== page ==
Caught by the River

The River Absinthe Flows Into Dead Mans Cove

John Andrews | 6th December 2007


your photos of the absinthe and letter from behind the lines, from beyond the imaginot line – wonderful stuff. a heady brew, a winter ale for the soul. oh to pass a saturday afternoon after a five franc rabbit lunch by fishing from jane birkin’s ducking stool, a sister to the marianne faithful cottage swim on the loddon where the good miss faithful did appear to me once upon the lawn dressed in nothing but swan feathers. maybe i should have read your mushroom gospels before i cast in that day. but i did get a barbel in the afternoon. your winter should be pegged out along zola’s canal with maigret mixing the heron blood for the groundbait bucket and the roar from the le theil crowd as the light fades. you’ll find me by the lock cut reading the pink ‘un and working out where i am on the latest free map of the front.

until then all paths lead to aldermaston mill where jeff and i had tea on the lawn with dave bedford and jakub. i sat on the footbridge in the sun and caught minnows and the occasional perch. lost one in the reeds. jeff had a cracking perch in the back garden mill pool, and i poached his swim in the afternoon and had another sergeant major. and then the frost came down, with the water thick like oil and travellers lighting fires on the horizon. it was a resistance party.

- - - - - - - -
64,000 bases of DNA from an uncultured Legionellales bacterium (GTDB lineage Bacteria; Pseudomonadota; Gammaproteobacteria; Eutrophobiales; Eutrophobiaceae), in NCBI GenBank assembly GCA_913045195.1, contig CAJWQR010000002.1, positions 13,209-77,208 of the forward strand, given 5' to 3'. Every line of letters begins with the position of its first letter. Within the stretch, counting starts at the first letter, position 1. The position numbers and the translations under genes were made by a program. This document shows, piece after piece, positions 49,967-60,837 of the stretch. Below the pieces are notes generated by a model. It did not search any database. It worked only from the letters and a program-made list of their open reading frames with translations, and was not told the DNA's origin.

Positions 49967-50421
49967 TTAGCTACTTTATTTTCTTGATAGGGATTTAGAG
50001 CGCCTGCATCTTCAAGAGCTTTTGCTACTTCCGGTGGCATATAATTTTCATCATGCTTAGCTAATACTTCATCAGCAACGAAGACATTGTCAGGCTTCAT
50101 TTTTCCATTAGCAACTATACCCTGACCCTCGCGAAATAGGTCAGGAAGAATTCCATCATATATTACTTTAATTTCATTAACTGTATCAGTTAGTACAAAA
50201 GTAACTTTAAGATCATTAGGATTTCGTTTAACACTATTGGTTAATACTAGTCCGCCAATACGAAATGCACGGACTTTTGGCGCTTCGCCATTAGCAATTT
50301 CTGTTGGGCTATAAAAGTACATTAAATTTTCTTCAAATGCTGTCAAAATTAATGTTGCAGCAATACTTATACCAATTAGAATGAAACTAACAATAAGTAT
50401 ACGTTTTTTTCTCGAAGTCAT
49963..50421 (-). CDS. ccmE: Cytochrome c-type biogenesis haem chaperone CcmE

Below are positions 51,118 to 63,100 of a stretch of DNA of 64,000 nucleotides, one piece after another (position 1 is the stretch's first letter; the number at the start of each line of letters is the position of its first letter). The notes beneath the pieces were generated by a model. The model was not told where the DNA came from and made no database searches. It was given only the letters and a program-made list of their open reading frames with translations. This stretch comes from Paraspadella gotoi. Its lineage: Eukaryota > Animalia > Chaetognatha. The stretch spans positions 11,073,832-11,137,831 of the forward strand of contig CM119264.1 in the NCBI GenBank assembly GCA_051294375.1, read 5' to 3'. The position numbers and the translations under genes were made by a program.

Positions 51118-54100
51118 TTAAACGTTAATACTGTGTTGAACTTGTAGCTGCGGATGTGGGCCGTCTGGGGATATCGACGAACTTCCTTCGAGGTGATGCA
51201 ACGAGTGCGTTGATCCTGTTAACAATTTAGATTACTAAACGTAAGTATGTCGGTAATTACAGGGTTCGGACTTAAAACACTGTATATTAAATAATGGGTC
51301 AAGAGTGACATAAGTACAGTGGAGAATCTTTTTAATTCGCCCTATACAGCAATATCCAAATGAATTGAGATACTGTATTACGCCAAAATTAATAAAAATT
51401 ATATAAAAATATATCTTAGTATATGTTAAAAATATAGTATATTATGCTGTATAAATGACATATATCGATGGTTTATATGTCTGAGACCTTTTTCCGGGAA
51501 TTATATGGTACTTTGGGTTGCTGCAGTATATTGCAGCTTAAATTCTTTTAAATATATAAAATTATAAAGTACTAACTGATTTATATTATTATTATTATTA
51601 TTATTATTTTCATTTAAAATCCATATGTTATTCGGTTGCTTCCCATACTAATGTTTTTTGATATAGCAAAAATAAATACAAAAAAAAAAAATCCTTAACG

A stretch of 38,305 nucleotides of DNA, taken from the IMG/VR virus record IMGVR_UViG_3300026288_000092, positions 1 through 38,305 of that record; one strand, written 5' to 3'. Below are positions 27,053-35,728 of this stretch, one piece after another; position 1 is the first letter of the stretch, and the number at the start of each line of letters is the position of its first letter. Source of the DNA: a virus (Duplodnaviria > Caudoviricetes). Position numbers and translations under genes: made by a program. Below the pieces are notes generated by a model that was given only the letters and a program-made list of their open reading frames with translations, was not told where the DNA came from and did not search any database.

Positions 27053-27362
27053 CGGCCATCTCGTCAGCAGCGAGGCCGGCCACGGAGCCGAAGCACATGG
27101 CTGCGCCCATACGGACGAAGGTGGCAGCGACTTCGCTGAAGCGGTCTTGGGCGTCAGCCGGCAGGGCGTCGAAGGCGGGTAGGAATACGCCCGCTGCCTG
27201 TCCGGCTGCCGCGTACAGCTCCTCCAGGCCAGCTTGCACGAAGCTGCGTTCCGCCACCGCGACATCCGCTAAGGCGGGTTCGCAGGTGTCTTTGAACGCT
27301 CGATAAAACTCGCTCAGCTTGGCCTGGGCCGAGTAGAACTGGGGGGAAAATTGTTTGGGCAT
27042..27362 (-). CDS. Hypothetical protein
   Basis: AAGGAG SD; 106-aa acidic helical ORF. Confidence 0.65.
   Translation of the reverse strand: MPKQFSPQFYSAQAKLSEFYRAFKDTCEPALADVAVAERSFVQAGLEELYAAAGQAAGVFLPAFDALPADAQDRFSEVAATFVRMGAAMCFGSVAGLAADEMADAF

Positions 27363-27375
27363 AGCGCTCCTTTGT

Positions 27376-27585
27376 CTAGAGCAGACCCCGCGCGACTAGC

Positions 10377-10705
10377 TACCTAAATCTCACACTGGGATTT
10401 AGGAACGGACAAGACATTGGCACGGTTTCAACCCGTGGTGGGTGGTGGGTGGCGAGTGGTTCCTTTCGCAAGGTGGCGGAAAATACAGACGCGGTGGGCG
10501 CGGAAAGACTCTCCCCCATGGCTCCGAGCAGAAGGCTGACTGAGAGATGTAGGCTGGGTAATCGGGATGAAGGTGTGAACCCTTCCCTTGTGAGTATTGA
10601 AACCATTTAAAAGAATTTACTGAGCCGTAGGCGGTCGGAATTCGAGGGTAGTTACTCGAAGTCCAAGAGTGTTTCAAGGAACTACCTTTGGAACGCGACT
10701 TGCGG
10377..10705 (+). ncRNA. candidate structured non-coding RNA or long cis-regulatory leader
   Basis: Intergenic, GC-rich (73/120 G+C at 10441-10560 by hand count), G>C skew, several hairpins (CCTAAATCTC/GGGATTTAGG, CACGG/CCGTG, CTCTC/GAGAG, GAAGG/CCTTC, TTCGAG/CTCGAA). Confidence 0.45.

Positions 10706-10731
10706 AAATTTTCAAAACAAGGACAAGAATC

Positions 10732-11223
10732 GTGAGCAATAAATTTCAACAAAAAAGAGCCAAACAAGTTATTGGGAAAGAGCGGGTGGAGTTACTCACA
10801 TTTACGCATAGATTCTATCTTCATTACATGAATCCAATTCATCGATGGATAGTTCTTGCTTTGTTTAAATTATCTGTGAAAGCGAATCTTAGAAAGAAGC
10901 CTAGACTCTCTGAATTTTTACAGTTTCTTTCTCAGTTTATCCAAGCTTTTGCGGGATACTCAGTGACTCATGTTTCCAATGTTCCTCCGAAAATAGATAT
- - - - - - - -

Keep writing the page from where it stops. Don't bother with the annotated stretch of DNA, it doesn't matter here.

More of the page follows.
have you put your recollections of the year together yet? since i nailed mine to the bar a few more memories have emerged. standing under a full moon on mount abu drinking beer round the brazier for starters. but for now i am still captive to seatown shingle beach. from the angling times – 1962 i found this cutting of stoker’s


‘the wind had backed around to the north, and the sea had quietened down to a smooth, bass-producing swell that clawed at the shingle beach, and reflected the cold light of the November full moon. this, i decided, was just the sort of night to try my luck in dead man’s cove……….. as soon as i laid the sack down, an extra large wave surged up to the foot of the cliff. feeling its natural element again, the conger went frantic. that sack seemed a darned sight more important just then than its contents and hurriedly i untied the cord that kept it shut. the conger shot out like a bolting rabbit; glissaded out of control down the slope of greasy lias and entered the water with a final triumphant flourish of its tail. the rest was comparatively simple, and half an hour later a friend spotted me by the the light which hangs outside the anchor inn. ‘any luck tonight?’he called out

‘well,’ i began’.

the turn off for chideock they all miss on the birdtable